The classes are practical and tailored to individual needs. When they get older they should not be abandoned. We empower them, assure lifelong learning and access to safety net programmes. With the right support disabled persons and their families can break the barrier and can become a valuable member of the society.

We established a vocational training centre which covers a farm and a carpentry in which we help youngsters to develop practical and theoretical skills. This vocational training is considered as the second development phase to work. Now we are ready for the third development phase: turn the acquired skills of the adolescents into real jobs inside or outside the resource centres of Niketan/DRRA.

Therefore Niketan and DRRA like to establish a sheltered production centre. The major business activity of this centre will be to make wooden assistive devices for children with a disability.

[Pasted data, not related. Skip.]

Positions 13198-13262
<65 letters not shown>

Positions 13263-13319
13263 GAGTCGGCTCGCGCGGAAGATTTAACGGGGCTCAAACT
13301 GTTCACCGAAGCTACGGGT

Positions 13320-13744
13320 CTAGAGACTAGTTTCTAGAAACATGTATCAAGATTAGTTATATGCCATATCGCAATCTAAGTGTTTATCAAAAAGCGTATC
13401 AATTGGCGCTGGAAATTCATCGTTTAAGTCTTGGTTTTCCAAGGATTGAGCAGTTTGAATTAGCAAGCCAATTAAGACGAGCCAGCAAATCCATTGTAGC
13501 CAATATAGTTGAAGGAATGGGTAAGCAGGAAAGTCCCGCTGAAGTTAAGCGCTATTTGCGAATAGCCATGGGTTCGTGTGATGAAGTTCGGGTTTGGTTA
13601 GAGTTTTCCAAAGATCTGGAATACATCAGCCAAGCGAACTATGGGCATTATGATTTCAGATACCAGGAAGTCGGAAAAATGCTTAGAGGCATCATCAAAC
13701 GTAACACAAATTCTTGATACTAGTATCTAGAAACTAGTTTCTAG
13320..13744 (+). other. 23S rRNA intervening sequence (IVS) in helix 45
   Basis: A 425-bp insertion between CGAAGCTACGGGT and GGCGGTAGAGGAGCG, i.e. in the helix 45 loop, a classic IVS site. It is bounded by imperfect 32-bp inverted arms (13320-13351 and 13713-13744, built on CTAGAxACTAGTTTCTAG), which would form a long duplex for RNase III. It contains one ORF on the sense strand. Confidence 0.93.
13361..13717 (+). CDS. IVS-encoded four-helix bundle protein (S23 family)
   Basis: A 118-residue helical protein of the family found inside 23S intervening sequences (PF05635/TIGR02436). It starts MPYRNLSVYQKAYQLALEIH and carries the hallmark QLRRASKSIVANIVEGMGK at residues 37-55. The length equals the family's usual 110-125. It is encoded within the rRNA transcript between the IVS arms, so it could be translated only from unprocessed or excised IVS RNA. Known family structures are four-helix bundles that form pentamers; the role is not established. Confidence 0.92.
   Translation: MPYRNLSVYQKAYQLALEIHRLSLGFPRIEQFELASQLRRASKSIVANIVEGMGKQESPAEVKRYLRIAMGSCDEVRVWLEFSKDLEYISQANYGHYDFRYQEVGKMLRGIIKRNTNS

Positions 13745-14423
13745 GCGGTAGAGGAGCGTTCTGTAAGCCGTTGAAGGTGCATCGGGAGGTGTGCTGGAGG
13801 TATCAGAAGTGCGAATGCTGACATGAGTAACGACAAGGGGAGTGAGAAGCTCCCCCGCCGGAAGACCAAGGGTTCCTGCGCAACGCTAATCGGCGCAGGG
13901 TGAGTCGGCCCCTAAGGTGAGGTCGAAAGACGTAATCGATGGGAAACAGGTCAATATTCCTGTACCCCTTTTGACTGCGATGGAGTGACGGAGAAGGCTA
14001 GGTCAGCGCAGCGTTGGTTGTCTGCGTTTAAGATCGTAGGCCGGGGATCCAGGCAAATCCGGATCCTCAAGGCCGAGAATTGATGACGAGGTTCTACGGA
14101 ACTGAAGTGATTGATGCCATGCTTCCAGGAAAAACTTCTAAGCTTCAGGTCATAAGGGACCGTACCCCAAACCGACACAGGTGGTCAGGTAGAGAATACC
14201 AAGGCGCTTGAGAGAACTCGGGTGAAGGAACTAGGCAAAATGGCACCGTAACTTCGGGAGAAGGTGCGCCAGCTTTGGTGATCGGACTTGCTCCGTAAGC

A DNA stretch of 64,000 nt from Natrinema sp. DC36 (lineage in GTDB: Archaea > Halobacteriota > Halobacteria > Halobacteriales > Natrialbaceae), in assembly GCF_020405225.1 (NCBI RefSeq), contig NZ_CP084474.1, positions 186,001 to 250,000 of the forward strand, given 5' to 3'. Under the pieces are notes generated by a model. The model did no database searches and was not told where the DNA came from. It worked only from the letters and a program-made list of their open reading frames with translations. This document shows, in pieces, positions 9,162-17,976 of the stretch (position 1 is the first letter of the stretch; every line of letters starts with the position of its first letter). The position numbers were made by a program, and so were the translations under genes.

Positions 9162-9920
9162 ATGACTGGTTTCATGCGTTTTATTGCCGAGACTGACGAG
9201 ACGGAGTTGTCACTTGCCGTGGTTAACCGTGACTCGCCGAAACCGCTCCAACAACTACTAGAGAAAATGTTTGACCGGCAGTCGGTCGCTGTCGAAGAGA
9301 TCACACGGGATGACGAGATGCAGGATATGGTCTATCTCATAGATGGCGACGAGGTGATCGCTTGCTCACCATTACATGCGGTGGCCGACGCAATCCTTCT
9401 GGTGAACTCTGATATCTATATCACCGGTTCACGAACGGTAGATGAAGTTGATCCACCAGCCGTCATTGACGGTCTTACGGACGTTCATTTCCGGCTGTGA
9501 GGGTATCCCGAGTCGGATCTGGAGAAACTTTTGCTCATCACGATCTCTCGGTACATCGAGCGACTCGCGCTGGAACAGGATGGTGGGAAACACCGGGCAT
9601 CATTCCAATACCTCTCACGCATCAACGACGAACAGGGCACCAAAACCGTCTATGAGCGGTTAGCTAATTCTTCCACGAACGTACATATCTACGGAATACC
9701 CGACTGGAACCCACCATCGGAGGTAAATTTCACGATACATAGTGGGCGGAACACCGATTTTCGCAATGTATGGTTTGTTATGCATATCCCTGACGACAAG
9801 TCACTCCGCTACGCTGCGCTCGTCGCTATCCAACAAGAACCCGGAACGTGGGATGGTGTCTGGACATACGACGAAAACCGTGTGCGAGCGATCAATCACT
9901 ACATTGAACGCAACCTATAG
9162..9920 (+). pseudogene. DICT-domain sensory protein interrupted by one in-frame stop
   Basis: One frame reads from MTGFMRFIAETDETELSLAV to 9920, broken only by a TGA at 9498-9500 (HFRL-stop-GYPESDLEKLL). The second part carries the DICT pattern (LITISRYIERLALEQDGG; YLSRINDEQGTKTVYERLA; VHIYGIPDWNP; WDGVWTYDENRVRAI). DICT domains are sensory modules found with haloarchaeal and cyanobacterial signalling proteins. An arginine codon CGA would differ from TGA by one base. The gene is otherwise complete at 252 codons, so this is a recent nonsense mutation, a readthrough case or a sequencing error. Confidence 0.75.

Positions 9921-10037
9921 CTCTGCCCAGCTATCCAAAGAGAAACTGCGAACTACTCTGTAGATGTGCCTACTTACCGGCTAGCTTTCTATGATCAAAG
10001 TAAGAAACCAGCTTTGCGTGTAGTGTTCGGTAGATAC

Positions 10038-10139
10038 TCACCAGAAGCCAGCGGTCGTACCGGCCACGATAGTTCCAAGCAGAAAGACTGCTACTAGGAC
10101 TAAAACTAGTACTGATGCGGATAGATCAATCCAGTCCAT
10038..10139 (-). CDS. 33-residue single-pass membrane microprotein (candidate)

A real win-win approach. We concentrate on three devices to be able to guarantee quality. Each device is designed with foreign expertise and will be delivered with a practical instruction video and hand-out to assure proper use and maintaining of the device.

For both children and adults with disabilities, continuing education and upgrading of skills are important in order to create, sustain and develop livelihood opportunities.

People with disabilities face many barriers to finding decent wage employment, the existing employment situation in Bangladesh has a high commercial and competitive focus in which the youths with disabilities are not able to compete and include themselves. While work is an important life activity.

It contributes to maintaining the individual, it will provide them respect from the family and the community and society at large. Most importantly work provides opportunities for social and economic participation, which enhances personal fulfilment and a sense of self-worth.